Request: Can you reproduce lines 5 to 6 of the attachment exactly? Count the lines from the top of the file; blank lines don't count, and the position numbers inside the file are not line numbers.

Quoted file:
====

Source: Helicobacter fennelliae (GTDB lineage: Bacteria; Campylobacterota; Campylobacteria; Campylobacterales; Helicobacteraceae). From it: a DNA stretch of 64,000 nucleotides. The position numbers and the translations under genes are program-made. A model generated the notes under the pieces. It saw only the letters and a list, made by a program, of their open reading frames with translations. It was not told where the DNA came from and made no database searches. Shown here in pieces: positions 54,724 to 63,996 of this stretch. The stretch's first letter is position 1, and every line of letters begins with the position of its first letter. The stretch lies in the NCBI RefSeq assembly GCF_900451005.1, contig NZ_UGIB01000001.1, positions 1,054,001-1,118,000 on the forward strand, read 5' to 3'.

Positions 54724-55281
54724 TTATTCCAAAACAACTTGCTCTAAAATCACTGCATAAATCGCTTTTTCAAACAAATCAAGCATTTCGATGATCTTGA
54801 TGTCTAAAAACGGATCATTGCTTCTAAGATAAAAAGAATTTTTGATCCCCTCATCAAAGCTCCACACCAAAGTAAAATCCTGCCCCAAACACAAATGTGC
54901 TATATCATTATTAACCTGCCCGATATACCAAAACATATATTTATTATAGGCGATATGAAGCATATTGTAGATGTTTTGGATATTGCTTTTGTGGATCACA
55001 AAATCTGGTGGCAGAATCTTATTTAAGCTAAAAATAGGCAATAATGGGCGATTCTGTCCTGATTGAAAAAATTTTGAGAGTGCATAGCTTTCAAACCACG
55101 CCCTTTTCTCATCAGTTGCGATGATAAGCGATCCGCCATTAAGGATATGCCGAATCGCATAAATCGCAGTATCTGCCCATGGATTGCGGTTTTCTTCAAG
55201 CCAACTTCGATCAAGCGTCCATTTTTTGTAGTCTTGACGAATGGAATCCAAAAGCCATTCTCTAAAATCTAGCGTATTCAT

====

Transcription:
54901 TATATCATTATTAACCTGCCCGATATACCAAAACATATATTTATTATAGGCGATATGAAGCATATTGTAGATGTTTTGGATATTGCTTTTGTGGATCACA
55001 AAATCTGGTGGCAGAATCTTATTTAAGCTAAAAATAGGCAATAATGGGCGATTCTGTCCTGATTGAAAAAATTTTGAGAGTGCATAGCTTTCAAACCACG